It’s been a good week for Labour and the environment. After two years of virtual radio silence on the issue from Ed Miliband and Ed Balls, we’re now starting to hear a genuine green voice emerge on the front bench.
Ed Miliband visited a Scottish wind farm last Thursday to commit his party to delivering carbon-free electricity by 2030. It’s what the government’s independent climate advisers and a vast coalition of NGOs and businesses are calling for – and he’s right to back it.
The shadow chancellor visited renewable installation company Eclipse Energy in Leeds, seeing at first hand the green industrial growth taking shape all over the UK.
And shadow energy and climate change secretary Caroline Flint, adding to a series of recent interventions, made a compelling case for clean, green energy on Radio 4 at the weekend:
“If you think the long-term future is gas, you’re mistaken”
These timely interjections have put Labour on the right side of a widening political divide around energy and the environment. While Miliband and Flint are making the case for renewables, energy-saving and weaning the country off expensive, polluting fossil fuels, George Osborne is focussed on one thing only – gas – and lots of it.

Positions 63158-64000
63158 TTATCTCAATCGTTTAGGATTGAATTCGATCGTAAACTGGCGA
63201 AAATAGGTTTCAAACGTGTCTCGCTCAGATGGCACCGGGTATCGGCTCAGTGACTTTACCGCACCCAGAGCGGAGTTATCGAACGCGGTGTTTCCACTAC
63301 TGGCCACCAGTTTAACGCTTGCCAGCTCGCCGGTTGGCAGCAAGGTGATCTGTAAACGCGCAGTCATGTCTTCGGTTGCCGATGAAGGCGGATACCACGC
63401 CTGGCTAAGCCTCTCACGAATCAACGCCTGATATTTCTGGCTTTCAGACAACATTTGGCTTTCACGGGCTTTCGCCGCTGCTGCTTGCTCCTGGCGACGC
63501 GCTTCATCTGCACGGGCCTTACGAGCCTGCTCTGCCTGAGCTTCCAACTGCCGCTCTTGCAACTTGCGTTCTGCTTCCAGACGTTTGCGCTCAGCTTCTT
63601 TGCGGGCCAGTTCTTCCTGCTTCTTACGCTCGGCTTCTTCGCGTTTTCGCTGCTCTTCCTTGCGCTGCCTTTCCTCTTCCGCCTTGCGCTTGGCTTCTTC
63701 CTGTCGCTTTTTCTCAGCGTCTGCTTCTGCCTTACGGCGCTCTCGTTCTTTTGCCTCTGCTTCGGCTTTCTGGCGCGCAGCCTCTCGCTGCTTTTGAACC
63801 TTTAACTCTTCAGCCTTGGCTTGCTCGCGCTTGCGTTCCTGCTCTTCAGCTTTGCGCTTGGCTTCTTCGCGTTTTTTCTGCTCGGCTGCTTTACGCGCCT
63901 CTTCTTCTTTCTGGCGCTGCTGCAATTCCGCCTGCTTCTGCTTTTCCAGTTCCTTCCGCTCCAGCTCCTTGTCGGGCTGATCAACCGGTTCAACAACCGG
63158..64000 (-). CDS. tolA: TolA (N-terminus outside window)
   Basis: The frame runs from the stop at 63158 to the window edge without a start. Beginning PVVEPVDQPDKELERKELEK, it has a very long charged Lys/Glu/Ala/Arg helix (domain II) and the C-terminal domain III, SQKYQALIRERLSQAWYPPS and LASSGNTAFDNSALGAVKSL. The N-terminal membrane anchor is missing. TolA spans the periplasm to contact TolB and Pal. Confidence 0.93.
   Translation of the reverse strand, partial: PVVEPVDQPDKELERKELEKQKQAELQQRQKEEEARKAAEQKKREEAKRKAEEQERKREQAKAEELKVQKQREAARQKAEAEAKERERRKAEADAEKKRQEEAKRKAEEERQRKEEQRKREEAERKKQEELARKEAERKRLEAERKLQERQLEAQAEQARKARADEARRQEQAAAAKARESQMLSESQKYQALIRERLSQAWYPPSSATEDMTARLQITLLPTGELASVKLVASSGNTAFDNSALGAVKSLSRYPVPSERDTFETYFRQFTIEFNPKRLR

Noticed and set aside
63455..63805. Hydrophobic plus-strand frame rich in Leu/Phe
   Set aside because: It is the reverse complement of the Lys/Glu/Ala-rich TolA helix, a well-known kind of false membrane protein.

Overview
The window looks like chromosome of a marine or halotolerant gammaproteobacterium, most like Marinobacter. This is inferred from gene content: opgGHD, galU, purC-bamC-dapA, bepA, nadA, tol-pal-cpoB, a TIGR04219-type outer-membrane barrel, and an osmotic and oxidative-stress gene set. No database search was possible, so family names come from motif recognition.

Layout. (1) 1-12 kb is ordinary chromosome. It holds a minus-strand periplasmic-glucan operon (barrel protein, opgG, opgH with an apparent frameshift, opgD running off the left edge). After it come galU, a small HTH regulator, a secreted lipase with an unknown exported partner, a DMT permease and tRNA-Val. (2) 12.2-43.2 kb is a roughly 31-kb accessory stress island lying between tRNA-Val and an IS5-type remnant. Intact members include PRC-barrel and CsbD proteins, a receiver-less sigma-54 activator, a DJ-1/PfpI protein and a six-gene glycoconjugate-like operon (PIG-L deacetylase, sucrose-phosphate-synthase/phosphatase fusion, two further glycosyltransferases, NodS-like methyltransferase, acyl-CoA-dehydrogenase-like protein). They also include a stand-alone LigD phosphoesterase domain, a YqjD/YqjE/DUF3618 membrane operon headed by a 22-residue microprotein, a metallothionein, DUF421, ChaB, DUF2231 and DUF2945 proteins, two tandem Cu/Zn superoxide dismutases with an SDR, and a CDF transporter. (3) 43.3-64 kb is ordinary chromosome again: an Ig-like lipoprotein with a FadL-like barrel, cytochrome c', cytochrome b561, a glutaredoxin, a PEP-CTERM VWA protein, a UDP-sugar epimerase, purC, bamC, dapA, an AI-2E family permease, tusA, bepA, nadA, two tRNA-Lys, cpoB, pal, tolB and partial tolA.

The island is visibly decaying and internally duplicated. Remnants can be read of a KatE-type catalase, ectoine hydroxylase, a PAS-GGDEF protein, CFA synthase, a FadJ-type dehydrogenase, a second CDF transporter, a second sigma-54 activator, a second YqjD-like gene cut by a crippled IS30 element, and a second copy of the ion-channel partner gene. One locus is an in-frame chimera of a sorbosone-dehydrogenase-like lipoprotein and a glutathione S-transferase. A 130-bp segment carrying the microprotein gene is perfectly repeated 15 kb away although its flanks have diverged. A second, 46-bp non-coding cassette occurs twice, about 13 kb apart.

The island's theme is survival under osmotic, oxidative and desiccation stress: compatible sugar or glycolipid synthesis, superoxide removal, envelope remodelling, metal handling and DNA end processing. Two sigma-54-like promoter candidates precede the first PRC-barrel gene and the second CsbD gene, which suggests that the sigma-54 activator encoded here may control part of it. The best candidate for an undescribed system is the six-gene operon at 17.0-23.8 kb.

Osborne’s gas fetish is locking consumers into soaring household bills for decades to come. His determination to build 20 new gas power stations makes no environmental or economic sense – the government’s own scientific advisers have written to him saying so.
Nevertheless, the Treasury backing of gas continues apace, with massive tax breaks dished out to big oil and gas.
Osborne even announced plans for a “generous new tax regime” for shale gas ‘fracking’ in October, when the rest of the country deals with falling living standards and stagnating incomes. Simultaneously Osborne and his henchmen have made repeated attempts to pull the rug from under green energy – despite its falling costs and massive jobs and growth potential here in the UK.
So what next for Labour and the environment? Labour is the party that delivered the world leading Climate Change Act and the game-changing ‘feed-in tariff’ for small scale renewables. It is heartening Miliband and Balls are at last starting to articulate a genuine progressive alternative to Osborne’s ‘dash for gas’. It’s not before time – even the CBI has been more vocal about the case for going green.
De-carbonisation and energy efficiency must become a systematic part of the Labour Party’s alternative to the economic crisis – protecting ordinary working people from the impacts of carbon-fuelled price hikes and the devastating costs of extreme weather events linked to climate change.
Friends of the Earth criticised Ed Miliband for leaving the environment out of his conference ‘One Nation’ vision. We hope this week marks the start of a Labour ‘One Planet’ vision.
• Friends of the Earth: “Green needs to be at the heart of Labour’s election strategy” – October 5th, 2012